• Invite participants that reflect the diversity in the organization, considering both visible and invisible diversity, to help center diverse (not overrepresented) perspectives. 
  • Keep in mind that you need participation from both dominant and non-dominant groups. Underrepresented groups can advance understanding of challenges and inclusion gaps, but participation is required from dominant/majority groups who have the voice, position, and authority to advocate for organizational change. 
  • Invite people from cross-functional departments and various levels of seniority, workplace experiences, backgrounds and perspectives and ensure everyone has a voice Identify if there are any glaring gaps in representation from particular departments or positions/levels as your committee forms, and seek to address those. 
  • Assess the skills and experience in DEI across your members, so you’re aware of skill sets, knowledge gaps and educational needs that will support team success. 
  • Consider how you will allow and invite new members onboard as the group gains in traction. 

Once your committee is formed, it will be important to:

  • Engage participation from executive leadership; an active executive sponsor is best positioned to ensure leadership interaction with the council in a way that prioritizes members’ voices. 
  • Build psychological safety by setting up agreed codes of conduct, communication norms and a learning culture. Tasked with navigating the difficult conversations, it’s important to be able to carry friction in voices towards greater outcomes. 
  • Clarify roles and structure, including chairs for different initiatives who head up committee accountability for progress on that initiative. 

Beyond the core members of your team, as you get to work, it will be necessary to develop departmental DEI allies. For example, if the team is reviewing aspects of the performance review process, it will be important to align with relevant individuals. 

ERGS are also key partners to your DEI task force, and engaging them will benefit both ERG group interests as well as DEI committee objectives. The DEI Committee can be a place where ERGS can share their voice and elevate the issues their constituents find most important. Equally, the DEI committee can leverage ERGS to gain feedback on ideas,to circulate communications on initiative roll-outs, and turn DEI goals into action.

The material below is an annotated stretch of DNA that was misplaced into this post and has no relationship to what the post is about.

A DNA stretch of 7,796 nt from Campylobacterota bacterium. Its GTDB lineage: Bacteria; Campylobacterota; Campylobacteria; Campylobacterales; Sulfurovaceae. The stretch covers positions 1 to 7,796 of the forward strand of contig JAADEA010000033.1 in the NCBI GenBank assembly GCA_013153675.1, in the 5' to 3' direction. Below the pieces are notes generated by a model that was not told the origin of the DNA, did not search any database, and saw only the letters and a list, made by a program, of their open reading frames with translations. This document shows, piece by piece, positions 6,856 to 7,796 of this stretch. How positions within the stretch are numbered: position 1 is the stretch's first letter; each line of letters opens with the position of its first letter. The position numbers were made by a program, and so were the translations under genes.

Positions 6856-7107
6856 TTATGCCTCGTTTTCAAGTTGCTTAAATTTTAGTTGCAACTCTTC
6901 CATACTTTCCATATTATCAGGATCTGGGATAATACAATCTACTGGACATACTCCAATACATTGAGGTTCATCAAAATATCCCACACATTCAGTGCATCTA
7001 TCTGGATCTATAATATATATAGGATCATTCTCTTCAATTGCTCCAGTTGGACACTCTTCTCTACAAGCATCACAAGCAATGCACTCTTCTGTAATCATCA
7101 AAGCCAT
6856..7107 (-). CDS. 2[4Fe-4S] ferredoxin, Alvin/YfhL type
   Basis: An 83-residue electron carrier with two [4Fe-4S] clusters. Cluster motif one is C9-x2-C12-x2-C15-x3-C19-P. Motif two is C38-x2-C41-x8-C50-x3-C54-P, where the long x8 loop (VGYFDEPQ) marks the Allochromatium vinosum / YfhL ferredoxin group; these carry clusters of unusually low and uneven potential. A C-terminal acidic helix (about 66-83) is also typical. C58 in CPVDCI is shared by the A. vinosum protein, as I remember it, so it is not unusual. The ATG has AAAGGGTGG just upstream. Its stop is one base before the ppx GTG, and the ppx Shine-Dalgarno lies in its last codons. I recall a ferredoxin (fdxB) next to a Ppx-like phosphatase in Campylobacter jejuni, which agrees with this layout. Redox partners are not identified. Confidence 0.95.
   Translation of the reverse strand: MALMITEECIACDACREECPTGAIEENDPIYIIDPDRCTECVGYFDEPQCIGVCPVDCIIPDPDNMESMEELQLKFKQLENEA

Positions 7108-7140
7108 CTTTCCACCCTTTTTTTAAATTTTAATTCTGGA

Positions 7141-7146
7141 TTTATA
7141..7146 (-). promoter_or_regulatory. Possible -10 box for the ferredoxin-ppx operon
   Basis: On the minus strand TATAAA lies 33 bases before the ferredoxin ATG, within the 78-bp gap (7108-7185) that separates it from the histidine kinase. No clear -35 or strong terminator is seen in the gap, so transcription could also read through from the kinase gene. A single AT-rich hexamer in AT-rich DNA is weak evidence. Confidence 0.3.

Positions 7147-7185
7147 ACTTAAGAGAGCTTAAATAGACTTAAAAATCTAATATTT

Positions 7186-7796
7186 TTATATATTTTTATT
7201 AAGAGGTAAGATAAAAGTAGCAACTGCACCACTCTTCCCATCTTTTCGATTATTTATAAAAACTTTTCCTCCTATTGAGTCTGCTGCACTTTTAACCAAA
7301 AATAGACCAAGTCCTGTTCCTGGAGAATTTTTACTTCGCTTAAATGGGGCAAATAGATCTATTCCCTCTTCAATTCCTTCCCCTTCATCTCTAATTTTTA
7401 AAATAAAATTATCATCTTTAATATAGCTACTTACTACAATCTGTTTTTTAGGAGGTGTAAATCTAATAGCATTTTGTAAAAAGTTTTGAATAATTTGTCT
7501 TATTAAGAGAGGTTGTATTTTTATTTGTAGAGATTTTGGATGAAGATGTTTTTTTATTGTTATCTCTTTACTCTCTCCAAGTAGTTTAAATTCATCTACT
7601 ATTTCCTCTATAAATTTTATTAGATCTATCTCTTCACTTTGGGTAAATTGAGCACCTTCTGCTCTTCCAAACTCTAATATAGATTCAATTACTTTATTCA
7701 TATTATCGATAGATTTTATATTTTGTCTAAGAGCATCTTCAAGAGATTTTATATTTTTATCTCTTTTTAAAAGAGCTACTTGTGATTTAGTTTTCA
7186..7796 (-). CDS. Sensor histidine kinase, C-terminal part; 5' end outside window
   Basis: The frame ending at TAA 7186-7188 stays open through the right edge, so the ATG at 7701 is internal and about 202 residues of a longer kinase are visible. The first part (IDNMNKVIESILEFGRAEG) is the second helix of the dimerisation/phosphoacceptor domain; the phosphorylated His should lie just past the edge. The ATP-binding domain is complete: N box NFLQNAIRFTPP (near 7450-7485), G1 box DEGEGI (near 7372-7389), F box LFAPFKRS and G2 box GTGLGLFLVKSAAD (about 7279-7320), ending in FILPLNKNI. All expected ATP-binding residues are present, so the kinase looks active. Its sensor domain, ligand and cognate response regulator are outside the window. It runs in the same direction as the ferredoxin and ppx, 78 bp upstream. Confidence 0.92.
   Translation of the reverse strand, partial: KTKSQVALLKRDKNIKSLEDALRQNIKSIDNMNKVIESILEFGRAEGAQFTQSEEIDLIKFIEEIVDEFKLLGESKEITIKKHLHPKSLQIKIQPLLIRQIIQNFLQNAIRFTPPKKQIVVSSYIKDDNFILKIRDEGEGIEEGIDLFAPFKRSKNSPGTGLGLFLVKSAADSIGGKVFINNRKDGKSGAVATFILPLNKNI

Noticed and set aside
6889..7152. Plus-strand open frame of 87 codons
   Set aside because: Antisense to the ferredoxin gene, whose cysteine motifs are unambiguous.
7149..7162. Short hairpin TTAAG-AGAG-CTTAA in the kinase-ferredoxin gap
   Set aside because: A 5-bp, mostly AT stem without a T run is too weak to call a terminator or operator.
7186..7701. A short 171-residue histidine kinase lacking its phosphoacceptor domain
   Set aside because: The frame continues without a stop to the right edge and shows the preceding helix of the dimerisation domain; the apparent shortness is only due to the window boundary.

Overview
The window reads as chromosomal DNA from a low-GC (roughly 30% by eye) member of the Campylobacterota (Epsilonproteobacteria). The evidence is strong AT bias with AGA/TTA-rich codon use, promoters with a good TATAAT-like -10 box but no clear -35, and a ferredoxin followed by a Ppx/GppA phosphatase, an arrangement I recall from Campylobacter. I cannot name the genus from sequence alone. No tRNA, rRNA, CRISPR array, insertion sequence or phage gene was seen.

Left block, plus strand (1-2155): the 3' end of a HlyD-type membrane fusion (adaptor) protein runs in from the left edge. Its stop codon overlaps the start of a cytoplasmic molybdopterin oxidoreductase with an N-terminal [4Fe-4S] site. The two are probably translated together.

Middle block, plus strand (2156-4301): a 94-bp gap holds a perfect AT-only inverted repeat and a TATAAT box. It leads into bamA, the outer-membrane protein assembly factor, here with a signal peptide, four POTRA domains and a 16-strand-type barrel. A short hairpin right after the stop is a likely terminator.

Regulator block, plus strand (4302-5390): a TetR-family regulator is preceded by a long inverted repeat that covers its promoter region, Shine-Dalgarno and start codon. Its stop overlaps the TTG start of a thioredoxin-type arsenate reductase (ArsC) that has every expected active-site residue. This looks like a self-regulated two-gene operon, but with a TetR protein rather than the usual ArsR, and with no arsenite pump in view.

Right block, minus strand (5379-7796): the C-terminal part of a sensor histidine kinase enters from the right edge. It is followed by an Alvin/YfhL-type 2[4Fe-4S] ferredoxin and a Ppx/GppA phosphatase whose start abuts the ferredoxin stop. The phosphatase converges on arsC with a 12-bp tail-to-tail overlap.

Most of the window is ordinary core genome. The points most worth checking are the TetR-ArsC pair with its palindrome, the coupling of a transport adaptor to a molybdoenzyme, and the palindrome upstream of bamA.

Rounding back to where we began, the role of leadership is more than visibly championing the DEI committee. Strong leadership involvement is important for staying close to the business vision, securing necessary operational and initiative budgets and resources to support DEI task force initiatives, removing roadblocks and barriers of impact, and for amplifying key messages and gaining traction on initiatives. 

DEI Leadership is about follow-through, not only kick-off. 

Measuring the Impact of your DEI Committee

Too many DEI efforts are focused on taking actions on all the good ideas that are proposed; to launch a successful DEI committee, switch from an activity orientation to an outcomes orientation. An effective DEI committee will be anchored in a clearly defined leadership-aligned mission with tangible goals that are extensions of a data-backed DEI strategy. Measuring performance is not about what actions are done but what impacts are quantifiable on the workforce, culture and business -  aligned to desired outcomes written into your DEI strategies.

For example, imagine the organization has a DEI objective to increase neurodiversity through hiring. A short-term goal is to create a partnership with a recruitment firm around neurodiversity recruitment. The partnership is a process metric, but it’s not enough. The longer term strategic goal is to increase the representation of neurodivergent hires and cultivate neurodiverse inclusion in your organization. The action needs to be carried through to measurable outcomes. 

The best way to measure impact is to first benchmark where you began. Begin your DEI committee with baseline data metrics on diversity and inclusion in your workplace and let that set the map for strategic action. Communicate actions, celebrate qualitative and quantitative progress and reflect the value of those accomplishments in performance reviews and compensation. Monitor not only the progress on initiatives, but feedback on the DEI Committee itself. 

When a DEI Committee is set up for success from the beginning, it can help steward the DEI journey of your organization. 

Get real-time access to your data with the Pulsely DEI Dashboard

Visualize your organization's strengths and challenges in the dashboard and monitor your progress as new and updated answers come in.